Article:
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Thursday, October 14, 2010

Advice for Adobe...

I was reading a blog by Thomas Calburn here regarding Adobe:

"... A person who knows you recently told me that you're shifting a number development jobs overseas and that some engineers are polishing their resumes in anticipation of the worst. ...

I hope it's not true, but regardless you need to do better with Acrobat and Reader security and you need to get a strategy that doesn't involve selling people $600+ software packages every two to three years. Those days are over."
I hate to tell you Thomas, but you are already too late, at least in terms of RIP development.
(The last big news there was the PDF Print Engine back in 2006.)
Many suspect that all support for OEM RIP issues comes from India or the UK today.
Even before 2006 support for OEM B/W RIP issues came for the UK (perhaps outsourced to Global Graphics?).

There is little left for Adobe to do in the US but squeezed profit out of every last CS sale and perhaps be acquired by Microsoft.  Flash is being pounded by Apple (though I cannot find the original comments referred to in the link at the Adobe site).  In the long run Flash won't survive the beating it will take from HTML5.

Adobe had a good run.  I was a product manager at a company called Unilogic in early 1980's.  A good friend of mine at the time did what I believe to be the world's first "PostScript" software drive for Unilogic's Scribe document production software.  (The work was done in his basement across the street from CMU.)  I remember talking to Chuck Geschke about the driver and the support for it.  They (John Warnock and Chuck) where just a "little start-up" at the time with some big ideas - we didn't take them as seriously as we might have.

This was all hush-hush at the time.  There were numerous issues as the PostScript VM was still being debugged - it ran out of VM space and spewed out debugging info everywhere.  The device was the original Apple Laser Writer.  
Scribe had an Interpress driver.  It drove the Xerox Dover laser printers.  The Dover was the precursor of the commercial Xerox products like the 9700.  The Xerox Alto, developed at Xerox Parc (where ethernet was invented), was one of the first GUI-based computer systems.  The Alto's emitted Interpress which the Dover could print.  Later the Alto turned into the Xerox Star Office system - I guess the ultimate commercialization of the Parc technology was a failure.

I recall using one of the Dover's in early 1980's.  It was at Carnegie Mellon University.  Xerox had donated a bunch of Alto/Dover/Ethernet equipment to the university so that the students would develop familiarity with the technologies.

(I recall that some enterprising lad's had put the Coke machine in the computing lab on the ethernet so that you could see if there were still bottles in the machine before you put your money in.)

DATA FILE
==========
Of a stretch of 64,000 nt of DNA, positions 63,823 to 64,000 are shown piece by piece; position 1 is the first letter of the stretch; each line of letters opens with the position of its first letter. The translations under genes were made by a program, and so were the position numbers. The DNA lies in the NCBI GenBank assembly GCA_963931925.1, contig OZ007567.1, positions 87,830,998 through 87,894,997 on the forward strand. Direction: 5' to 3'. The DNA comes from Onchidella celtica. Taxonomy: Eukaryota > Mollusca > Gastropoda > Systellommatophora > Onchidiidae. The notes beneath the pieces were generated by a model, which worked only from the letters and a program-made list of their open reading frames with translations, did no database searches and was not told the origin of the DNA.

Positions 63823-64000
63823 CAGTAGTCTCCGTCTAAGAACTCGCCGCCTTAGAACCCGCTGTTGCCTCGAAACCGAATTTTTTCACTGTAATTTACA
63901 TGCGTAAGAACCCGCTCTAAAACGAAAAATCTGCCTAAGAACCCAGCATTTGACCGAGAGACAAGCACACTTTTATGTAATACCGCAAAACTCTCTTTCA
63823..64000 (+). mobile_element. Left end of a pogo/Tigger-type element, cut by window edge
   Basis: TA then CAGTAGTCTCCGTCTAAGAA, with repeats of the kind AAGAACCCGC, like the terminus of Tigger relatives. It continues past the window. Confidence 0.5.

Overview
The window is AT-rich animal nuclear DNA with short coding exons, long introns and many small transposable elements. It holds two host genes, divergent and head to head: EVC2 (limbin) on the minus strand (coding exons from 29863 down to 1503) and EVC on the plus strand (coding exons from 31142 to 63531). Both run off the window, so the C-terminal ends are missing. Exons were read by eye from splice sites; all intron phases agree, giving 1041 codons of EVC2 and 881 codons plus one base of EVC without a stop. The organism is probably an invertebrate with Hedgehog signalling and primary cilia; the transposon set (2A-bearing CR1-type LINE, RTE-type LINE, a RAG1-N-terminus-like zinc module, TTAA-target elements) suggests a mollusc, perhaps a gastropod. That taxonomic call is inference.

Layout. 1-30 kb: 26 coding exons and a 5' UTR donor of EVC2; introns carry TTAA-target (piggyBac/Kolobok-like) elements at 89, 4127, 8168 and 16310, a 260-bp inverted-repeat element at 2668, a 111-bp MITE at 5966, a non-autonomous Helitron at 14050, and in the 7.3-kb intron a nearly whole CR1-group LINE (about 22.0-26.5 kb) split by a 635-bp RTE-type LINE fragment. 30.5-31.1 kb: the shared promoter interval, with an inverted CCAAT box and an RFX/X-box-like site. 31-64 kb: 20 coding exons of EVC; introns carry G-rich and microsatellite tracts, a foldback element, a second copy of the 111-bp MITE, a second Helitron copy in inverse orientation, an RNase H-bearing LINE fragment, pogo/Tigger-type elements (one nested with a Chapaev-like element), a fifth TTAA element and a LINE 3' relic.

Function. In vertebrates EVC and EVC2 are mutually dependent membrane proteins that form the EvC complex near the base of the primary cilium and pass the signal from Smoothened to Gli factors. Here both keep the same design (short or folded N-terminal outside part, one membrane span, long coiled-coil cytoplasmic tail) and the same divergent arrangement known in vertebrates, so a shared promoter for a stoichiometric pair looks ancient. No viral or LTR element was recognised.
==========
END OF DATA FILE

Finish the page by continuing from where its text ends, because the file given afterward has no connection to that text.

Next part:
Things have come a long way in the intervening 30 years.  Things like Illustrator and PhotoShop, along with Quark, changed everything about the world of print and, ultimately, the graphics on the web.

About five years ago I recall talking to Fred Ebrahimi at Quark - I think about data-driven publishing - which I thought should be integrated into Quark.  This was around the time they were moving their development to India.  InDesign first appeared around this time and I think that they lost interest in data-driven publishing.
So there's a lot of precedence for a move oversees on the Adobe end - after all - why pay $50.00 USD an hour for what you can get for $5.00 USD.

At the end of the day the purpose Adobe was created for has now been accomplished.  It created the world of digital print as we know it.  It changed how software talked to digital printing devices.
Geschke and Warnock succeeded in their dream.
PostScript and PDF dominate the creative world for print production.  As a byproduct, many web-based graphic arts technologies got to come a long for the ride.

(Though as a side note PDF was created in the early 1990's but didn't rate its own RIP until 2006.  I think this attests to the fact Adobe never really got out of "PostScript" gear on the RIP side.)
I hadn't though about this, or even my roll in it, for many years - it only came to mind when I stumbled onto the original link and I started writing this post.
The sad part is that all this history will soon be forgotten - even by me.  I am sure all of the big actors from this golden age have died, moved on, or lost interest.  Today's youth don't care or know about any of this.  
They just use the tools left behind.

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